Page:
General Motors Co.’s luxury brand logo, which started life as the coat of arms for 18th-century explorer Antoine de la Mothe Cadillac, is getting a 21st-century makeover.
The Cadillac crest, which has seen 38 iterations over nearly 112 years, is evolving to stay true to the Cadillac brand’s growth and design progression.
The new crest has no wreath. As a result, Cadillac designers say it is easier to integrate into vehicles. The crest itself was elongated and is more trapezoidal, but retains the historical colors, grid, center-line peak and jewelry-like look.
“It’s a beautiful next evolution of what this emblem is,” said Teckla Rhoads, executive director of GM’s global industrial design, in an interview. “It really expresses the forwardness of the brand without losing any of the integrity of what the brand signature is.”
The 2015 ATS Coupe, debuting today at the North American International Auto Show, will be the first production car to wear the new crest when it goes on sale this summer. The updated logo is part of the Cadillac space at the auto show.
“In this iteration, you’ll see the crest matches our longer, lower and leaner mantra that we have on the current portfolio of vehicles,” said Andrew Smith, executive director of Global Cadillac design. “It mirrors the evolution we’re going through on our art and science philosophy.”
The redesigned Cadillac emblem actually debuted on the acclaimed Elmiraj concept car that was shown last summer at Pebble Beach Concours d’Elegance. It was last redesigned in 1999 and has been used on production Cadillacs since 2000,
This latest Cadillac crest was developed by GM’s 35-member global industrial design team, which began sketching a new emblem in summer 2011. Smith said Cadillac felt it was the appropriate time for a new look.
“You have to worry, are we going to offend anybody by changing it?” Smith said. “I think the answer is no. I think that Cadillac has the freedom to evolve and this is really just saying we want to take the next step.”
Anne-Marie LaVerge-Webb, GM brand identity studio design manager, also redesigned the Cadillac logo in 1999. She said challenges included ensuring the emblem meets regulations such as pedestrian safety standards in Europe, that it doesn’t protrude from a vehicle too far and that technology — such as long-range radar — can operate through the emblem.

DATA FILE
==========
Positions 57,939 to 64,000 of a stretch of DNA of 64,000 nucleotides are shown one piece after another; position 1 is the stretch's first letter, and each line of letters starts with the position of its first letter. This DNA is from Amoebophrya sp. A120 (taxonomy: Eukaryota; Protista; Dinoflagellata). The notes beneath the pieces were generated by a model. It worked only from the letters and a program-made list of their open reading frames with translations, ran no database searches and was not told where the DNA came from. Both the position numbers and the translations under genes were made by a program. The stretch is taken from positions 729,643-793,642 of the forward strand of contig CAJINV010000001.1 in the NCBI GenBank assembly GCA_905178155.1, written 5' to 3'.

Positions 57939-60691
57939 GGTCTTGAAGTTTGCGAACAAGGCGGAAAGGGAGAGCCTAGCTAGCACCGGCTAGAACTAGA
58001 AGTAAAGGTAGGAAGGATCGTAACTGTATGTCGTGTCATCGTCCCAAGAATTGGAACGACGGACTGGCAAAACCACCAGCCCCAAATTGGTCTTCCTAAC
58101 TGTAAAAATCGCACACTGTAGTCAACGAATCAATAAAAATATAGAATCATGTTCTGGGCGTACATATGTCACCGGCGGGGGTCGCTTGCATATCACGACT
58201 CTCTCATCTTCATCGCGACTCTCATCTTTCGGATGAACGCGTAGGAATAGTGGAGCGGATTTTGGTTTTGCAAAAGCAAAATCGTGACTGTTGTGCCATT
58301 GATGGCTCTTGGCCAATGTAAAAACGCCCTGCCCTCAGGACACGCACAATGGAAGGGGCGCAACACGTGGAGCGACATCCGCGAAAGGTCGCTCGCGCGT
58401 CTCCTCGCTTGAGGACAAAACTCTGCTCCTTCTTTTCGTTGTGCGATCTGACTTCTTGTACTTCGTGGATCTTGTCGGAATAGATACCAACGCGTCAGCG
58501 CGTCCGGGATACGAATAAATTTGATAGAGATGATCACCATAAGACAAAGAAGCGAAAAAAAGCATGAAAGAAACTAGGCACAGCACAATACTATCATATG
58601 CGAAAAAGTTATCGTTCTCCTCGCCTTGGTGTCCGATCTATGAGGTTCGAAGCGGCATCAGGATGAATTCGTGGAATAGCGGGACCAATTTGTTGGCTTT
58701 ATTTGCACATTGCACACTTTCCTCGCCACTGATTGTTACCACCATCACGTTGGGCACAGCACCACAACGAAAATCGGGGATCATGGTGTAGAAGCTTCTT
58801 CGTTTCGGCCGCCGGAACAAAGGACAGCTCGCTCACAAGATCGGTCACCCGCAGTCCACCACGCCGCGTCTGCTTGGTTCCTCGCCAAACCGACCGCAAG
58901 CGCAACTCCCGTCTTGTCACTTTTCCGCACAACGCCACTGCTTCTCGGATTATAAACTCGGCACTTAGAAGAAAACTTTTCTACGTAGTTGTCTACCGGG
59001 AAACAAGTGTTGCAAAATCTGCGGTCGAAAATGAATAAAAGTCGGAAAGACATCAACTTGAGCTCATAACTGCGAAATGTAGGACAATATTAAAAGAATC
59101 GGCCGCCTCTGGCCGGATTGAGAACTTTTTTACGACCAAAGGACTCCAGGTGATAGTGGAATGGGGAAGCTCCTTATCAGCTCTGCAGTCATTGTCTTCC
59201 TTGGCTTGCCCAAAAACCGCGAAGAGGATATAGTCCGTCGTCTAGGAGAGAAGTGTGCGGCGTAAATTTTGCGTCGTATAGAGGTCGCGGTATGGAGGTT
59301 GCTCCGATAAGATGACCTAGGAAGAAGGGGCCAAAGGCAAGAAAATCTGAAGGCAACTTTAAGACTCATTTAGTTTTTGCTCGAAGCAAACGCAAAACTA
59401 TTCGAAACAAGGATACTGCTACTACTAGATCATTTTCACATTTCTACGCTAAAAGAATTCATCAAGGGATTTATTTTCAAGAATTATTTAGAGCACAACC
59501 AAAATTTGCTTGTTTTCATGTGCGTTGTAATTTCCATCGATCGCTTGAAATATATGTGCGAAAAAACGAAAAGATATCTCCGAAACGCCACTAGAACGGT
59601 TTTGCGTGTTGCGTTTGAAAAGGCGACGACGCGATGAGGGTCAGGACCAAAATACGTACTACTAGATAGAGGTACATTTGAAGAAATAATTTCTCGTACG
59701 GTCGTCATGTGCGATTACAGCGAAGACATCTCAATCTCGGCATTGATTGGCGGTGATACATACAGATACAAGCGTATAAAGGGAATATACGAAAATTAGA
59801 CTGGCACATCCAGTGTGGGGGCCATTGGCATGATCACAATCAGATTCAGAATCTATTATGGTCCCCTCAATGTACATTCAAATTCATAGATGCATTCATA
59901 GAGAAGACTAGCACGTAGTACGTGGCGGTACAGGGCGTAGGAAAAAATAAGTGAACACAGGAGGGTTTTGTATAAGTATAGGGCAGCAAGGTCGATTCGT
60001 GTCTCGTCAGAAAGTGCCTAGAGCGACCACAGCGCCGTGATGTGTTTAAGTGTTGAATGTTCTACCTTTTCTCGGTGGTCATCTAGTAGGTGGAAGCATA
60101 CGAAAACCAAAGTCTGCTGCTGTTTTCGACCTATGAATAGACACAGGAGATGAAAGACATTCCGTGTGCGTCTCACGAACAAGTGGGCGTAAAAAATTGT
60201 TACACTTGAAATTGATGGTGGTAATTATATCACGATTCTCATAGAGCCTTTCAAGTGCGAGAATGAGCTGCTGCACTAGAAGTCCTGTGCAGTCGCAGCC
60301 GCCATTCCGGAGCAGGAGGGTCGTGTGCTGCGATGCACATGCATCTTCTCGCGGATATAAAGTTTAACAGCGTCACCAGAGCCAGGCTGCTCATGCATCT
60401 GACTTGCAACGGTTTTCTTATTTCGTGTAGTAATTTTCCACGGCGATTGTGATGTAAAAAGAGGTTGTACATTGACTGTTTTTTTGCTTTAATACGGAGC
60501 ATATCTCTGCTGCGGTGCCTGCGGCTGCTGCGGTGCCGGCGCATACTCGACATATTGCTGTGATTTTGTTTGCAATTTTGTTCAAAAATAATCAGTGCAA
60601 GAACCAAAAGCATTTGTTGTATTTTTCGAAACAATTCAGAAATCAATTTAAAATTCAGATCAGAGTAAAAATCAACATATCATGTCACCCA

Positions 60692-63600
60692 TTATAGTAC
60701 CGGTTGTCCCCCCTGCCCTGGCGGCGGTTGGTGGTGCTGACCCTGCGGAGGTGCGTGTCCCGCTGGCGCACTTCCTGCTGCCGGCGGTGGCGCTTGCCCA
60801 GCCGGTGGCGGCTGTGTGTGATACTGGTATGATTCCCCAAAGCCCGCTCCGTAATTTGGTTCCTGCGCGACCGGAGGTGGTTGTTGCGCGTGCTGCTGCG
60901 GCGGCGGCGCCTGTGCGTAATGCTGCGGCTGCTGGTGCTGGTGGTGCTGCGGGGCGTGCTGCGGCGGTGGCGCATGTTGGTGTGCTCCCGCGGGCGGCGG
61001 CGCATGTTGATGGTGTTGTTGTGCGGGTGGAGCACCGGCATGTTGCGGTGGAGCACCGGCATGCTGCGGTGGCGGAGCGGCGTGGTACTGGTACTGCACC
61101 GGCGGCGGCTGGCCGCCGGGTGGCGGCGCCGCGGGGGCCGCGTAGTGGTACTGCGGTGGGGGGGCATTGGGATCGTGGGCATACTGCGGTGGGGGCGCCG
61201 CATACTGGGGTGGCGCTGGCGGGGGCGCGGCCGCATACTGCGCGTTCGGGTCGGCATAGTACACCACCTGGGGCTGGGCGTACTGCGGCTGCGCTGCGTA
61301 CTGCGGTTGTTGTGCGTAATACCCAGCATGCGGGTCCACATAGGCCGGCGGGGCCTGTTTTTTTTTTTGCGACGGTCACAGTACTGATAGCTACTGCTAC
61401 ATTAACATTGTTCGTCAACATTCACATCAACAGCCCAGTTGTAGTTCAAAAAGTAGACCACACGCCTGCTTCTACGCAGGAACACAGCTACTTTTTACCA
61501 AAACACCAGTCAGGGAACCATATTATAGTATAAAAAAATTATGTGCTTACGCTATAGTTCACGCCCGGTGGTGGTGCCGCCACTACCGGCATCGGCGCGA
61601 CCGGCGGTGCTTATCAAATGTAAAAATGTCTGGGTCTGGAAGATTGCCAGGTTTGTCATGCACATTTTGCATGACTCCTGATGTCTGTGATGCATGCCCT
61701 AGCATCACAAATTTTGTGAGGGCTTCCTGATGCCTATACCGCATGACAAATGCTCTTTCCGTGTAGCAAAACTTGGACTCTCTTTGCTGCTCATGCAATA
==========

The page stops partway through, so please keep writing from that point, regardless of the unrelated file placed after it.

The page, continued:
Emblems don’t just have to work on the grille: They also have to be compatible with the rear deck lid, steering wheel, wheels, key fob, sill plates and sides of a car.
Redesigning the Cadillac emblem fell heavily to creative designer Nathan Korkus. His goals included making the crest a little more youthful and better integrating it into vehicles, while maintaining the history and colors.
Korkus said the crest’s red color represents power and bold actions. Blue stands for valor. Black and gold together represent wisdom and riches. Silver stands for purity and charity.
The Cadillac crest started as the coat of arms for French explorer Antoine de la Mothe Cadillac, who founded Detroit in 1701. The coat of arms crest was first used by Cadillac Motorcars in 1905 and registered as a trademark in 1906. Crests in the early years included a crown, shield, wreath and birds.
The new crest has pockets on the outside, helping give the crest a layering effect, dimensions and a frame, Korkus said.
“In my mind, that was a very abstract version of the wreath being incorporated into it,” Korkus said.
Rhoads said Cadillac’s script writing will remain the same.
Cadillac changed its logos frequently in the early years, but has had just four new looks since the early 1980s.
“The Cadillac brand is pretty iconic … ,” LaVerge-Webb said of the company logo. “Ours is so distinctive. We have the colors. We have a unique shape. It’s unmistakable.”